In this blog entry, Alex Lubet, author of Music, Disability, and Society, explains how he came to write about disability studies in music.
After a two decades long-career, as a composer, performer, and teacher, I first became interested in disability studies as the result of a music-related injury, spinal neurosurgery, and especially years of return-to-work issues. Music, Disability, and Society is the culmination of a decade of research. It includes examples from many kinds of music and numerous disability identities, as they intersection in places including Afghanistan and Pakistan under the Taliban’s reign of terror, a school orchestra of blind women in Cairo, Egypt, the jazz scenes of Europe and the US, the world’s classical concert halls and conservatories, and finally Minnesota, where I have lived, taught, and made music for over thirty years.
Although, on one level, Music, Disability, and Society reads like a series of distinct accounts of quite different encounters between music and disability, these stories are united by a single theme, which I call “social confluence theory.” Simply put, the theory argues that, in contemporary, globalized society, identity can no longer be understood as an individual’s fixed state or category, but something that shifts constantly, based on the context of each of our momentary encounters, or “social confluences.” It is possible, even probable, that each of us will shift identities – how we are regarded and even how we regard ourselves – several times a day, and often in surprising ways.
For example, the musicians of the aforementioned “blind orchestra” have (with the assistance of their beloved, sighted “maestro”) transformed what is typically the world’s most vision-centric musical ensemble – wholly reliant on sightreading print notation and visually tracking the movements of a baton-wielding conductor – into a performance culture – a social confluence — in which these women’s virtues of memory work, extensive rehearsal, and intense listening render them, as musicians, wholly able. Elsewhere, in Afghanistan and Pakistan, the Taliban’s ultra-harsh interpretation and enforcement of Islamic law, including a code of vices and virtues that repeatedly decries music in any form, transforms those whose gift of and love for music is so strong that they literally cannot resist performing and listening — who would be regarded almost anywhere else as gifted and talented — into hunted sociopaths, subject to brutal punishment and sometimes even death.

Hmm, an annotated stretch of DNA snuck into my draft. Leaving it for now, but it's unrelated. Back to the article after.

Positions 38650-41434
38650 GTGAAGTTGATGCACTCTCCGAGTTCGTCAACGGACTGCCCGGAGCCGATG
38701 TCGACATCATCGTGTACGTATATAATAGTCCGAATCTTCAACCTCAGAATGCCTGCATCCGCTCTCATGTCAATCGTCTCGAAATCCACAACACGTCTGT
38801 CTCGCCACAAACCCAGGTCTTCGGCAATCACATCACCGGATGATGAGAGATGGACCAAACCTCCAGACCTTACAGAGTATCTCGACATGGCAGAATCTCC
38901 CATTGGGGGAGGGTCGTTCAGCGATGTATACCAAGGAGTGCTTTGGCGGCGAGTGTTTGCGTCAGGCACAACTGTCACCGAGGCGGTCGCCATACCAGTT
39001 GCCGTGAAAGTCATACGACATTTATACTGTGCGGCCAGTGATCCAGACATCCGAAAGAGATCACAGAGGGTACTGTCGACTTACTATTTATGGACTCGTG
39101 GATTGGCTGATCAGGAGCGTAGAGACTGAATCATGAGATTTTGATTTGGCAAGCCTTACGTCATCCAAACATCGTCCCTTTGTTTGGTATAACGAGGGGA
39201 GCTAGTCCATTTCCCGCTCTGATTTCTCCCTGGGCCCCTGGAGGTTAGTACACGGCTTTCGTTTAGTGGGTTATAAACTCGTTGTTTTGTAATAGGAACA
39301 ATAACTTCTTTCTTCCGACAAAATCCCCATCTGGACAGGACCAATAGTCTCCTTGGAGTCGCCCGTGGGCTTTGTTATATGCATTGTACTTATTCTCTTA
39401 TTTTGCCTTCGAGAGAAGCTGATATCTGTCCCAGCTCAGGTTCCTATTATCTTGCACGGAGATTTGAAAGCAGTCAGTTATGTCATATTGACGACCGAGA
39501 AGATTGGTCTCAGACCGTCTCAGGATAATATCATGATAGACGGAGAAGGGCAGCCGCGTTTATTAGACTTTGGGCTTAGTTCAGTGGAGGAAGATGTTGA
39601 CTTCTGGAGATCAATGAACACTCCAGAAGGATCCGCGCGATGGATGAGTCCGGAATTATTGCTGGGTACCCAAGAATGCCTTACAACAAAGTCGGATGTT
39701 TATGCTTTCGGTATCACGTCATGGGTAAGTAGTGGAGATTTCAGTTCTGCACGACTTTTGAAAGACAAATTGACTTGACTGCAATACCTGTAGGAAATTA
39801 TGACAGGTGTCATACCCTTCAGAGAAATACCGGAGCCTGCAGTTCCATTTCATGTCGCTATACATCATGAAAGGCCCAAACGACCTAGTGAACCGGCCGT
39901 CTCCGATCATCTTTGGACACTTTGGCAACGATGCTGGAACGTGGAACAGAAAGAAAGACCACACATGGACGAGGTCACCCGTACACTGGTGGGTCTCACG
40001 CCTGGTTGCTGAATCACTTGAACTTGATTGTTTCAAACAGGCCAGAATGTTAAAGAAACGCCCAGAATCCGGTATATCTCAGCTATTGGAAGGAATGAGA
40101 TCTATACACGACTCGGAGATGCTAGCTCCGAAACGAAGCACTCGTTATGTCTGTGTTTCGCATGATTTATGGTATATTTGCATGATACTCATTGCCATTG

Such surprising turns of identity also sometimes turn up in the least exotic locales. Among these are American schools of music, where there are only rarely students or faculty who would be identified as “disabled” according to such typical criteria as those included in the Americans with Disabilities Act. Those with obvious physical or sensory impairments are simply not admitted or hired, while others, with “invisible disabilities” (mental disabilities or performance-related injuries such as mine) rarely claim such an identity or seek needed accommodations or treatment, for fear that such disclosure would harm their careers. But ours is a society that thrives on competition that unfortunately sometimes devolves into name-calling, stigmatization, and bullying that is sometimes manifest in labeling “inferiors” as disabled, by calling such names as “retarded.” In music schools, this often takes the form of bemoaning the presence of and underserving international students who are musically gifted, but English-language-challenged, and who thus struggle with their academic coursework. These talented, hard-working students thus become surrogates for those people with disabilities who are excluded from enrolling at all.
Music, Disability, and Society is the first sole-authored book in the emerging field of disability studies in music. As such, it is only a beginning, though, I hope, a rich, complex, and useful one. There are many more stories to tell.